Around here we eat some sort of ferment at least once a day. A welcome addition to any meal, tangy and salty these three ferments are just a few that I make on rotation. The classic caraway sauerkraut is Adrian’s favourite. While I love the vibrant hue and the subtle earthiness of the beet cabbage sauerkraut, the curtido (cabbage, carrot and onion) might be my new favourite.
When I make ferments I like to make them in batches. Enough to last us a few months, and some extra to give away too! Once you realize how easy it is to make your own ferments you’ll never have to rely on expensive store-bought varieties to get your fix. Good for your gut and your wallet 😉
Our house was on the cooler side during this fermentation, which slowed the process down a bit. I let my ferments go for 3 weeks, but if your house is warmer, it could take a week or two. Give the ferments a taste after a week, and then every few days after that until it reaches a sourness to your liking.
Sauerkraut 3 Ways
Making sauerkraut of any kind follows the same basic procedure — thinly slice cabbage (with a sharp knife or a mandoline) and generously salt as you go. I thinly slice a quarter cabbage at a time, place it in a large bowl or pot, add salt, repeat). Pack everything tightly into a clean jar or crock, weigh it down (I use a small mason jar), cover with a cloth or tea towel and secure with an elastic band. LET IT FERMENT!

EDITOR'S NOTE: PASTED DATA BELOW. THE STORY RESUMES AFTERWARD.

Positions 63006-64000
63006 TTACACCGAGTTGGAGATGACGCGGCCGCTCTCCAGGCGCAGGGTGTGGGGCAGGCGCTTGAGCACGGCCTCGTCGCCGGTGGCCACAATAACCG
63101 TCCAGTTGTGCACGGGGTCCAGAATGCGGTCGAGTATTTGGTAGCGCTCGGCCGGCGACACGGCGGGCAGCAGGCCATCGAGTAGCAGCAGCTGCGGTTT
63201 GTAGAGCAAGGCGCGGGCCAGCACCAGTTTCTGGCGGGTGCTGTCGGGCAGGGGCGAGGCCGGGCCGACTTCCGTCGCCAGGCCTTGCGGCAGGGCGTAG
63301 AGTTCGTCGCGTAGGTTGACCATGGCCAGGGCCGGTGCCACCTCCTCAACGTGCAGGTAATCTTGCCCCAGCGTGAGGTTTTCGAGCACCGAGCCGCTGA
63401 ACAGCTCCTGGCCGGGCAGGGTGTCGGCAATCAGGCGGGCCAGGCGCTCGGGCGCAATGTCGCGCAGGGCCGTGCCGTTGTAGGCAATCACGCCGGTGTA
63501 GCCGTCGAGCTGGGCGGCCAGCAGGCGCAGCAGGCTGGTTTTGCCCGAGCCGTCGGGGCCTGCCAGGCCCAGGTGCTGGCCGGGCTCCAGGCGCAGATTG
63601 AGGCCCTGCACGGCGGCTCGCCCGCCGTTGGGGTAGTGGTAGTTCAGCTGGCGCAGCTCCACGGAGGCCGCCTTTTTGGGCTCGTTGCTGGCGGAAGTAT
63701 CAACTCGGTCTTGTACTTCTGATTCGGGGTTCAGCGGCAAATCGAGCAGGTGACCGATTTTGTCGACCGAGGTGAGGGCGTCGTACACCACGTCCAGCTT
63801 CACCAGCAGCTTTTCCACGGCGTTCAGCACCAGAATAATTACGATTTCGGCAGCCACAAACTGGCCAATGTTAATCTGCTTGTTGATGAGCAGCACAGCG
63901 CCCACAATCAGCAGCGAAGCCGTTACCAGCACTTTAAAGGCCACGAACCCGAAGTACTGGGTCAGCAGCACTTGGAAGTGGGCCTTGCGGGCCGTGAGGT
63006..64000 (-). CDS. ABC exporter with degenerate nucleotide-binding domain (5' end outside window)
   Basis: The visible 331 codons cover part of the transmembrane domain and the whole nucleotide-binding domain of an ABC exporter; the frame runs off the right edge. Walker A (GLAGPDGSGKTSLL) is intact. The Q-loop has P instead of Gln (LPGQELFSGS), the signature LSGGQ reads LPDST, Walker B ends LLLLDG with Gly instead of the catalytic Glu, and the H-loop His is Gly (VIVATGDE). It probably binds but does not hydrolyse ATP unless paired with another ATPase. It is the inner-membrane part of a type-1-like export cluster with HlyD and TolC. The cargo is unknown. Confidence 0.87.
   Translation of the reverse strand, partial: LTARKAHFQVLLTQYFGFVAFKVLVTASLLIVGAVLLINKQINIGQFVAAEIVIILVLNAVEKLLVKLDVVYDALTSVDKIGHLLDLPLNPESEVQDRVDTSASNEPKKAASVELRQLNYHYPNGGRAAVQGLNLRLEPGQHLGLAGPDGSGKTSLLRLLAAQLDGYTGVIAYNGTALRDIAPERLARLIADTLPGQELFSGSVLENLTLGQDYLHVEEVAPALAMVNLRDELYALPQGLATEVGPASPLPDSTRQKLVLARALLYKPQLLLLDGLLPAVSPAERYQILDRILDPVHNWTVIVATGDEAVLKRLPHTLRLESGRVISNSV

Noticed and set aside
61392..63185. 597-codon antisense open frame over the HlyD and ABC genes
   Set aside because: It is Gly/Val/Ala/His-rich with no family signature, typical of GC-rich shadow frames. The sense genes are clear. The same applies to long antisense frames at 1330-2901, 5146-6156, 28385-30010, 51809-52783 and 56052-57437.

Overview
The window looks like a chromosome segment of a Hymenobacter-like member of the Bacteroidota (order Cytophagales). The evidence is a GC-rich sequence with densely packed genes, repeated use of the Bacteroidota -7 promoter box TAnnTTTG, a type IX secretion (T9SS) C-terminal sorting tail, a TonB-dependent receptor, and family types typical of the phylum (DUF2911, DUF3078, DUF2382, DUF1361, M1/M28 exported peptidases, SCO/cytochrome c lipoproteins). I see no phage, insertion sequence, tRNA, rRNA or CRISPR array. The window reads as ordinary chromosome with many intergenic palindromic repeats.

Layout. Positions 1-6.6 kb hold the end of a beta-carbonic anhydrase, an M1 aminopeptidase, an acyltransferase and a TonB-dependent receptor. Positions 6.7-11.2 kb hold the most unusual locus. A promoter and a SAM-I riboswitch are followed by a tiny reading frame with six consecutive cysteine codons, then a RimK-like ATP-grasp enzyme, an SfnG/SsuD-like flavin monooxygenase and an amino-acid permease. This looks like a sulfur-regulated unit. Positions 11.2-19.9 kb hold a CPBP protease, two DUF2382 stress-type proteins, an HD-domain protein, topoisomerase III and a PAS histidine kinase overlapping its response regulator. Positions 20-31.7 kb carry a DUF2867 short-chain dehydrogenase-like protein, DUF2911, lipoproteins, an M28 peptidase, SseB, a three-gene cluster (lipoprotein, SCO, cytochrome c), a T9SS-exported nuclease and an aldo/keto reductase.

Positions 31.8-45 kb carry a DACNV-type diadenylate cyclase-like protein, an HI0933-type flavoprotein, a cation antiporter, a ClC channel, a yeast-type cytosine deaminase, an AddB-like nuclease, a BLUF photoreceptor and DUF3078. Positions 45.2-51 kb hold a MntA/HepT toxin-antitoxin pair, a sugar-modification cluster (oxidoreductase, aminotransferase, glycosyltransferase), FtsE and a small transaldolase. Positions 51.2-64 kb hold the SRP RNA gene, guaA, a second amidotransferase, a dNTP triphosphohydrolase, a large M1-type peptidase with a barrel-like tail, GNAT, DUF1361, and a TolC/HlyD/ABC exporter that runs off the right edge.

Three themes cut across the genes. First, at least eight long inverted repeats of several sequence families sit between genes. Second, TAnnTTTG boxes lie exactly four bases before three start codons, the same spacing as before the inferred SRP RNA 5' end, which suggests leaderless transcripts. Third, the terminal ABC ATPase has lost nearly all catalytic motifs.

For each of these versions I used 1 med-large cabbage. Below you will find the exact measurements in addition to the percentages so you can easily adapt the recipes for the amount of vegetables you have. Keep in mind these measurements are not an exact science. When adding sea salt (not iodized salt), taste to see if it’s salty enough, you want it to be aggressively salted but not completely off-putting. During the summer (when it’s warmer) it’s a good idea to use a little more sea salt, and in the cooler months you can use a little less.
When packing sauerkraut into jars, use your fist, a wooden spoon or a rolling pin to tamp it down. After a day or so, if the vegetables are not submerged under brine, add some brine – 1 L water : 3 tablespoons salt. The most important part of fermenting vegetables is ensuring that they remain submerged. Lactobacillis bacteria responsible for the delicious flavours thrive in an anaerobic (oxygen free) environment.
- about 3 lbs. (1406 g) Cabbage
- 22 g Sea salt (1.6%)
- 1 Tbsp. Caraway seeds
Thinly slice cabbage, salting as you go. Mix in caraway seeds. Pack tightly into a clean jar, add weight to submerge vegetables, cover with a cloth and secure with an elastic band.
- 2.3 lbs. (1066 g) Cabbage
- 1/3 lb. (about 1-2) Beets
- 19g Sea salt (1.6%)
Thinly slice cabbage, salting as you go. Thinly slice beet and mix with cabbage. Pack tightly into clean jar, add weight to submerge vegetables, cover with a cloth and secure with an elastic band.
- 1.8 lbs. (844 g) Cabbage
- 1 lb. Carrots
- 3/4 lb. Onions
- 23g Sea salt (1.5%)
Thinly slice cabbage, salting as you go. Thinly slice carrot and onion, and mix with cabbage. Pack tightly into clean jar, add weight to submerge vegetables, cover with a cloth and secure with an elastic band.